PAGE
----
| April 5, 2004

In watching the previews of Hidalgo I kept thinking it was going to be a cross between all of the great race movies using the special effects from The Mummy (one and two with Brendan Fraser). But I actually got to go to a free screening where they gave us copies of the soundtrack and an embroidered cap so why not go to the movies.
I am so glad I did. Hidalgo is made in the best tradition of the early Hollywood Westerns where the good guy (see John Wayne, Randolph Scott) can’t be corrupted and it’s the code of the west to do the right thing. We learn early on that he believes that you can say anything you want about him but you best never say anything bad about his horse. It just happens to take place in the middle east instead of under the big skies of Montana in 1890.
Viggo Mortensen (Aragorn in Lord of the Rings and “Weps” in Crimson Tide which I just re-watched for the 100th time) plays the somewhat autobiographical character of Frank Hopkins, a pony express rider who is purported to have won 400 long distance races in his lifetime. His costar is his horse, Hidalgo, who he calls “brother” and who he clearly feels is his best and only true friend.
With the Pony Express quickly coming to an end the two of them have been making a living in long distance races and joining a Wild West Show, bringing the action of the prairie to the big cities of the east. Hidalgo is billed as the fastest horse of all time, which brings him to the attention of Sheikh Riyadh who presides over an annual horse race that has run across the desert for 1000’s of years and, in his family’s opinion, is the home for the purist and therefore best horses in the world. Hopkins and Hidalgo are invited to enter the race and as a matter of pride and as a way to get out of what has become a bad situation, the invitation is accepted.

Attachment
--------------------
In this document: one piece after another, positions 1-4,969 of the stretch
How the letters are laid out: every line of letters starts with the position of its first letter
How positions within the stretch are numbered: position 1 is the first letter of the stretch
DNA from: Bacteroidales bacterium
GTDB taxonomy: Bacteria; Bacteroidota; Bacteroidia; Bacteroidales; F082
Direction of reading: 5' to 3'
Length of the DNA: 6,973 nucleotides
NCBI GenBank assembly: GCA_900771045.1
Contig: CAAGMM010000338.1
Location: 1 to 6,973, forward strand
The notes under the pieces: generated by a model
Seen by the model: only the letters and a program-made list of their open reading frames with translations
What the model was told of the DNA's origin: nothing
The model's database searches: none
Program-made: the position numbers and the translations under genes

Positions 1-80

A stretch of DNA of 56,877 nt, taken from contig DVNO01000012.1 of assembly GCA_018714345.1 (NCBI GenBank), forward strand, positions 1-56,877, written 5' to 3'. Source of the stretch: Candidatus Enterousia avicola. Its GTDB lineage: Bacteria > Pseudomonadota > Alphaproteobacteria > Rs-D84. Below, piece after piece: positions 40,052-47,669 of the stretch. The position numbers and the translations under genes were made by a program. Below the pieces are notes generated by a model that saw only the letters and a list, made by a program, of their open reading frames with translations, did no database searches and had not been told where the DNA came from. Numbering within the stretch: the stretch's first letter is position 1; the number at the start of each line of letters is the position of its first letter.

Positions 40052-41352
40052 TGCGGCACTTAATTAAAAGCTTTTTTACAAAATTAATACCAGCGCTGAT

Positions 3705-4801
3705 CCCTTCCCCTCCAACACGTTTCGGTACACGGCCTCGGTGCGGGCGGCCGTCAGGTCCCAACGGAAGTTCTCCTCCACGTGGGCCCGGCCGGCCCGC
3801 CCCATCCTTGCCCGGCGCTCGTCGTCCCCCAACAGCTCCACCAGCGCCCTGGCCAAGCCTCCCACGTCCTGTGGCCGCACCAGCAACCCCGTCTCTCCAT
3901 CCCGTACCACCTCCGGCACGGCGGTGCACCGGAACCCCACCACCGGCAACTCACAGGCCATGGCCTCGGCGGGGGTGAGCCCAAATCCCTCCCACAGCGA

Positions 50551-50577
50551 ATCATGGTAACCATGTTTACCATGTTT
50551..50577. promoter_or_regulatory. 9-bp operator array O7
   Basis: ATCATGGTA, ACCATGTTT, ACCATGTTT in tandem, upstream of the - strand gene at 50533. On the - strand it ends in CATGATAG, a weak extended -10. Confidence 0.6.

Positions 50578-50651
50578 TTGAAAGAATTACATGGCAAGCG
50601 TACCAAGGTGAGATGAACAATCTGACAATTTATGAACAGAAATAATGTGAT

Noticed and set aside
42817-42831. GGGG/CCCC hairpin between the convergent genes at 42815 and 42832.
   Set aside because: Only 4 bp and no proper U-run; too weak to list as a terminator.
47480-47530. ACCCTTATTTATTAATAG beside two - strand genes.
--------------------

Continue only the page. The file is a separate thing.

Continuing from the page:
The race and the events that occur during it take up the bulk of this 2 hour movie. You will be taken across some desolate but beautiful landscape and will feel the heat of every race day.
Populating the story are some interesting characters. The aforementioned Sheik is played by Omar Sharif (Dr. Zhivago, Funny Girl) who recently said that he had been typecast so many times as “The Arab” that he had just stopped acting but felt this role was very different, with enough depth that he could enjoy playing it. He is excellent. His daughter, Jazira, is played by Zuleikha Robinson (Timecode). She’s the love interest but remembering that code of the west, the real love story is between the man and his HORSE so you won’t have to worry about bringing the kids to this one. I loved her work and the camera was very kind.
Speaking of the horse, Hidalgo was incredible. Director Joe Johnston (Jurassic Park 3/4, Jumanji, October Sky) did a classically good job photographing the animal so as to completely anthropomorphize him. Because of that photography Hidalgo didn’t seem sad at all so I hardly noticed that he had a long face (my apologies to the reader for the bad joke but if I didn’t put it in I would have to answer to all my friends asking me why it wasn’t here).
There are a lot of bad guys in the movie. No western would be complete without them. Many of them will get what they deserve so you can feel free to enjoy. The audience I saw this with hated one of them so much that when he finally leaves the story there was more than a little applause.
So if you can’t get tix to Starsky and Hutch this weekend, go see Hidalgo for a wonderful movie experience that is completely worth going to the theater for.

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